Review in The Times, 30th January 2007
Tribute to Naked Ambition
got some great acts, weve also got some dross - thats
the way it goes. For accuracy and concision, its hard
to outgun compere Nick Wiltys analysis of this second annual
Malcolm Hardee benefit show, which ran for more than four hours at
the Hackney Empire on Sunday.
As with all sequels,
it couldnt quite equal the impact of its progenitor. Both shows
paid tribute to this self-styled comedian, club owner, grassroots
legend, on-stage nudist and full-time character. This was a celebration
of the sense of comic freedom that Hardee lived and breathed. Nobody
got this across better than the first act, Phil Kay. But the bearded
Scots comedian also managed to get most of the emotional content into
why this show was happening - Malcolm was nice, but thats
not enough to get anyone else a room when they die - then both
saluted Hardees freeness and undercut his own portentousness.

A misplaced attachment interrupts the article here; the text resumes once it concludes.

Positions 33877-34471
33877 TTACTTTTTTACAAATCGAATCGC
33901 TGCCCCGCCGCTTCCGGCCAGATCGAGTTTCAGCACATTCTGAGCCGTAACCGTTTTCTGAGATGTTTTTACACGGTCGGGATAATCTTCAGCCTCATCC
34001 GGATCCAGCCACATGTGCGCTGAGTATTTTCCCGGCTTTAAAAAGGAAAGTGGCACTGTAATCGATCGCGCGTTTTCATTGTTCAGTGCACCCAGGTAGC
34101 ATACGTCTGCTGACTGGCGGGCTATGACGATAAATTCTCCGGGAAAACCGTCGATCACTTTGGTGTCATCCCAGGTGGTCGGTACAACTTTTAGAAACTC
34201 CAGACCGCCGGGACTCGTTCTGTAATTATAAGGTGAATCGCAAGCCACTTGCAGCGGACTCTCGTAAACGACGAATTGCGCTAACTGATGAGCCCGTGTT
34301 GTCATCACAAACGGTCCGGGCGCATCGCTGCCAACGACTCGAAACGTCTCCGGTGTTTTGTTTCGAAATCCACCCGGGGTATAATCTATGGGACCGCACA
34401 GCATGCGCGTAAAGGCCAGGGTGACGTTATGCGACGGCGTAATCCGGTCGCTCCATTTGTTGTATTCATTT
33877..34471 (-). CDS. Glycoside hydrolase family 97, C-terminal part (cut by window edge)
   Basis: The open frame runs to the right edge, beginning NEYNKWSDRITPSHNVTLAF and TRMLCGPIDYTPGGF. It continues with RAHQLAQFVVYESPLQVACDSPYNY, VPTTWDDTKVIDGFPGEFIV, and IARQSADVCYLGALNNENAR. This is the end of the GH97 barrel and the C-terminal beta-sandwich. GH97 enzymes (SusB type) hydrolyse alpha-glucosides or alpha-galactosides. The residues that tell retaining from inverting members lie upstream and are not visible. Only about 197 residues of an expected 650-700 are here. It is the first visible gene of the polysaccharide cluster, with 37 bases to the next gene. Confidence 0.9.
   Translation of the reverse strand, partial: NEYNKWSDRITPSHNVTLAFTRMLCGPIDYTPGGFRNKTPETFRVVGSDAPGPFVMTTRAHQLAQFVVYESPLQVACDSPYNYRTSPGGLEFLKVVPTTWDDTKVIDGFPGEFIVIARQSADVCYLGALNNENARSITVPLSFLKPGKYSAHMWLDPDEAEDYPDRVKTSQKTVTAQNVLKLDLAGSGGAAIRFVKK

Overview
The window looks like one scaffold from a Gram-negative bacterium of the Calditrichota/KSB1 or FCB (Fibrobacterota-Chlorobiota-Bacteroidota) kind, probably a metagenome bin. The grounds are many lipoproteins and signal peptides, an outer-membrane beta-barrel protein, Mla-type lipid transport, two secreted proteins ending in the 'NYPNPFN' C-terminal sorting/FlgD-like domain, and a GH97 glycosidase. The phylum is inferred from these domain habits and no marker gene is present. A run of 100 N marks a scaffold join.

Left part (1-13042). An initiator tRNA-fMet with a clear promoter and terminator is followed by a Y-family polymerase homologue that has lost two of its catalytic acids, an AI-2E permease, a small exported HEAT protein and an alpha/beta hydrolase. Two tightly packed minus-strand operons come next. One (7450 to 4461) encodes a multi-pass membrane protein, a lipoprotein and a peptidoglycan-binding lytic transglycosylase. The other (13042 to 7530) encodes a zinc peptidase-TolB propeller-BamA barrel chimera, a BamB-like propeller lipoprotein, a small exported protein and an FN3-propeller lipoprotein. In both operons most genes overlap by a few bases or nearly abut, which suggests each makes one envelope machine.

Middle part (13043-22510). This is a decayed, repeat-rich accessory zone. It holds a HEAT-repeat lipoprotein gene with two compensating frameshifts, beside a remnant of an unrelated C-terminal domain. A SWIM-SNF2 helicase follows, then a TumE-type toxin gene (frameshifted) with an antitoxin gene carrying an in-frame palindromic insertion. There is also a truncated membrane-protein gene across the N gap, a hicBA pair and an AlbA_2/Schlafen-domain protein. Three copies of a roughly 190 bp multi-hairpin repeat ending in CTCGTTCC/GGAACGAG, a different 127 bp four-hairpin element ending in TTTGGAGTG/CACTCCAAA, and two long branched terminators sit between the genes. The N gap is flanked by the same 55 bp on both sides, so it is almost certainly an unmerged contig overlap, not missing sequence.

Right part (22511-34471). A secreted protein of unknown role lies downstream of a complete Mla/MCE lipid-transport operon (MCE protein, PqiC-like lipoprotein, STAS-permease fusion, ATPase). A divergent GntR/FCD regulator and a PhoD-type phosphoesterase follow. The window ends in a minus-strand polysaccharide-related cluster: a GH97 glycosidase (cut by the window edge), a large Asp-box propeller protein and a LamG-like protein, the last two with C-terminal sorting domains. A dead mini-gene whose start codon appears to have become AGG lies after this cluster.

While playing a guitar. With his trousers round his ankles. A joy.
The show peaked
early, after the impressionist Phil Cool and the veteran laconic comic
Norman Lovett followed Kay. Few of the lesser-known acts could raise
their acts this high. Doktor CocaColaMcDonalds, a bit of a talking
point at Edinburgh last year, was a bit of a drag here, as he laboriously
sang over Cassiotone keyboards.
In the second
act Hardees sister Clare sang Life is a Cabaret - with
gusto, if not in key, as Hardee himself once summed it up -
a couple of novelty acts tanked, before the young comedian Helen Keen
impressed, but more with her ready wit with hecklers than with her
OK material. So you were grateful for the capable Jo Brand to steady
a rocky ship and for a Riverdance routine that was really just
an excuse to get some hilarious eight-legged dancing dolls to sprong
around the stage.
wild-haired gag parade pretty much stole the show in the third act,
although Simon Munnerys closing set was a reminder of what a
sensational comic brain he has.
The great acts tipped the balance with the dross. But if this is to remain an annual event, its going to have to develop a character all of its own. At the end Martin Soan came on alone, naked but for a pair of balloons - the nude balloon act that was Hardees defining routine. Its not quite the same without Malcolm, really, is it? he muttered. Next years show, if there is one, has to be a fresh start.